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DEC

Posted on Monday, December 03, 2012

Caregivers: Hearing Loss Contributes to Falls

Unexpected falls are common in seniors and can cause damage to back, muscles, the neck, and can even be fatal. And yet many caregivers remain unaware of the startling truth that hearing loss can contribute to these falls. A study conducted by Johns Hopkins and funded by the National Institute on Health found that untreated hearing loss led to a 3x greater likelihood of falls and that this likelihood continued to increase dramatically with greater levels of hearing loss.

2,017 people age 40 to 69 participated in the study conducted by Johns Hopkins and Funded by the National Institute of Health that showed the relationship between hearing loss and falling. The study results confirmed that even people with mild hearing loss were three times more likely to report a history of falling down.

How can something like hearing loss contribute to falls? Well, not only do hearing and balance go hand and hand, but the mind is taxed by the additional stress put on it by untreated hearing loss. Caregivers need to understand that the concentration and focus required to operate hearing functions can exhaust the mind leading to greater problems with balance.

Unexpectedly hitting the ground can cause damage to back, muscles, the neck, and can even be fatal.

The CDC reports that in 2010, "2.3 million nonfatal fall injuries among older adults were treated in emergency departments and more than 662,000 of these patients were hospitalized." So not only is this a serious health issue, but it is a serious expense--far greater than treating hearing loss.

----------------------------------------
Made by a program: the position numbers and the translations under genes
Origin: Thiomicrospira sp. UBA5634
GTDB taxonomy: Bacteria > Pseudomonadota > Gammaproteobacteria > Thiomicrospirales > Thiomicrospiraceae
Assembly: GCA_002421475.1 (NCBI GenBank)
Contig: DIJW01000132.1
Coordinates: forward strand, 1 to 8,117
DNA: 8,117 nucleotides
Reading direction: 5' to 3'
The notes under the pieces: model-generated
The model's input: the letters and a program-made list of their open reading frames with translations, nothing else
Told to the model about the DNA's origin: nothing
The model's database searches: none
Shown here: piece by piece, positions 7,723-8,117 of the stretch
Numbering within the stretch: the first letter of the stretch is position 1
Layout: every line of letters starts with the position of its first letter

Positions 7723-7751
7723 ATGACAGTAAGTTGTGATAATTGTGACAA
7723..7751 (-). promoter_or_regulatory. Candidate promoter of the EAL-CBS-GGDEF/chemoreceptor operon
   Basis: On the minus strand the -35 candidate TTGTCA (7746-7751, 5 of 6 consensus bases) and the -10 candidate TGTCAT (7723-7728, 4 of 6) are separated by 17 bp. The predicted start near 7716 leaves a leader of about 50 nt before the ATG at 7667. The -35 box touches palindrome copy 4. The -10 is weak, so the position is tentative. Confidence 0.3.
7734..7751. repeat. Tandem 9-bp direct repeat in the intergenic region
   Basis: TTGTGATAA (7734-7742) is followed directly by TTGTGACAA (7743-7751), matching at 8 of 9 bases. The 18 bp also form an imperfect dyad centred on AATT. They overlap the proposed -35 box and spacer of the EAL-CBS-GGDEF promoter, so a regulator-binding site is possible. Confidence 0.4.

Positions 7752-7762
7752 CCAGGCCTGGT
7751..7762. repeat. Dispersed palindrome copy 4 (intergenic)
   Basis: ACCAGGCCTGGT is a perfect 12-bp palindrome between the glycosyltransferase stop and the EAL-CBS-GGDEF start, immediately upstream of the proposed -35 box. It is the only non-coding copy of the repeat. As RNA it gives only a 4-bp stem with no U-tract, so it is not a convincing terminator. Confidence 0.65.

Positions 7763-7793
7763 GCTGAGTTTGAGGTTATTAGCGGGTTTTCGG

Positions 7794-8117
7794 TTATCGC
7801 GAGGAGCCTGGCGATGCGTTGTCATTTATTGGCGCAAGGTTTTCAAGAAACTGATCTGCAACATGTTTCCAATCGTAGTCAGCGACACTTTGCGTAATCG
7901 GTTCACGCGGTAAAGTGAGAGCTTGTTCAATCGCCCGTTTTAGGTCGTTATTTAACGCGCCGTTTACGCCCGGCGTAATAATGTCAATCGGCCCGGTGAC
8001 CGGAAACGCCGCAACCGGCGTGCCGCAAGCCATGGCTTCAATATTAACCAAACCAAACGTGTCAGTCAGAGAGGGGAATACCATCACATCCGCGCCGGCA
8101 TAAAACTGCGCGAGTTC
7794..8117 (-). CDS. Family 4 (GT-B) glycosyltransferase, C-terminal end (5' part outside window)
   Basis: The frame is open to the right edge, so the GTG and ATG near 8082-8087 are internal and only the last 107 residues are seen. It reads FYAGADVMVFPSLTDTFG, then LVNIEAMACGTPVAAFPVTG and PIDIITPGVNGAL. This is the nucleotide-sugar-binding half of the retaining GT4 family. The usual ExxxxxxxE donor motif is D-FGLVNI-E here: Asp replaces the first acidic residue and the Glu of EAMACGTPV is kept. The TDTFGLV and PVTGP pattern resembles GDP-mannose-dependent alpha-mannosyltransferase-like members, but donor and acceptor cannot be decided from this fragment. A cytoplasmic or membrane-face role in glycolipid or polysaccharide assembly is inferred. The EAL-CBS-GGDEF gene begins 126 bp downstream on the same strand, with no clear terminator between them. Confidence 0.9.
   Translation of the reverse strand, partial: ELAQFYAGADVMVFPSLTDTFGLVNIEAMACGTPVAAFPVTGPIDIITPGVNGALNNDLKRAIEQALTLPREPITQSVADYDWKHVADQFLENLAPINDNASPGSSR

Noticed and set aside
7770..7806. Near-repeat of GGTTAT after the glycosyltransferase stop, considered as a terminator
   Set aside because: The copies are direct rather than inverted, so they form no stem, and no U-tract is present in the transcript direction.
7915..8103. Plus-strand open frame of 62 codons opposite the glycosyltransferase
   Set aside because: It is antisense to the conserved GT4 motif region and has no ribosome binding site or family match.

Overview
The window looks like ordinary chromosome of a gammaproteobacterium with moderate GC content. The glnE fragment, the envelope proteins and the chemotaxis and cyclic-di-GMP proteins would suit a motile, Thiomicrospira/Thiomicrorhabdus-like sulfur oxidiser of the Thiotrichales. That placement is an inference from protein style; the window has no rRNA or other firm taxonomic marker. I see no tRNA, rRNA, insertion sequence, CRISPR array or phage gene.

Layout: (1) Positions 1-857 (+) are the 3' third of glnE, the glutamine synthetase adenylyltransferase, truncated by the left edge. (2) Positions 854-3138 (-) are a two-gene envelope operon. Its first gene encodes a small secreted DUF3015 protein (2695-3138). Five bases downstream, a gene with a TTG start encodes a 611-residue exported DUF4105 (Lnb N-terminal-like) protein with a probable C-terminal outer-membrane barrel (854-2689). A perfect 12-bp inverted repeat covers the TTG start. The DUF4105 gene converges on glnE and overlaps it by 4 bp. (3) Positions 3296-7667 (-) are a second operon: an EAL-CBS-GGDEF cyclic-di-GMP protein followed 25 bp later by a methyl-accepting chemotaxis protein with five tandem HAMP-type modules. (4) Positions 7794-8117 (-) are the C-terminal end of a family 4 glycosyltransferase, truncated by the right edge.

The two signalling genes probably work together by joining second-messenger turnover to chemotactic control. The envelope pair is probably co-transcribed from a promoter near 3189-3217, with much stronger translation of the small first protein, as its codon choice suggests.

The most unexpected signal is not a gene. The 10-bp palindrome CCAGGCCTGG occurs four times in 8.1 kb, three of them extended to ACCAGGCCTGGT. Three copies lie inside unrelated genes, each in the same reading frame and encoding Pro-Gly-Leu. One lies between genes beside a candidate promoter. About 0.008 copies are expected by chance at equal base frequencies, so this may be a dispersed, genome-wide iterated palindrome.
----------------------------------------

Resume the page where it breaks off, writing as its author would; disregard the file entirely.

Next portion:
Even study participants with mild hearing loss experienced a triple increase in dramatic falls and this increase held true despite the exclusion of severe hearing loss and other physical reasons like age, heart disease, and vestibular balance issues. In addition, for every 10 db rise in hearing loss their was a corresponding 1.4 fold rise in the reported incidents of falling.

Most hearing loss is highly treatable and yet many people with hearing loss refuse to treat it and caregivers are uncertain when to encourage family members to take care of their hearing. That's because there is a misconception that hearing health does not impact the entire body. Untreated hearing loss has been linked to cognitive difficulties like Alzheimer's and dementia, an increased risk for social and emotional problems, and now a new study shows it creates a greater likelihood that people will encounter the severe problems associated with sudden falls. The lack of awareness about the seriousness of not treating hearing loss is staggering, especially when considering the impacts on an individual's quality of life.

If you'd like to learn more, see your hearing health provider. If you need help finding a hearing health provider click HERE to be connected with the largest network of trusted hearing health professionals in the nation!

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